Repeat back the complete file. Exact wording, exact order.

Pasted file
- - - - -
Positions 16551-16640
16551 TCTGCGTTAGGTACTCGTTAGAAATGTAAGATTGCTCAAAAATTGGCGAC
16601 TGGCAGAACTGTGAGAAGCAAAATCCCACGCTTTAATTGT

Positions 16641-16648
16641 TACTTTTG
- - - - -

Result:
Positions 16551-16640
16551 TCTGCGTTAGGTACTCGTTAGAAATGTAAGATTGCTCAAAAATTGGCGAC
16601 TGGCAGAACTGTGAGAAGCAAAATCCCACGCTTTAATTGT

Positions 16641-16648
16641 TACTTTTG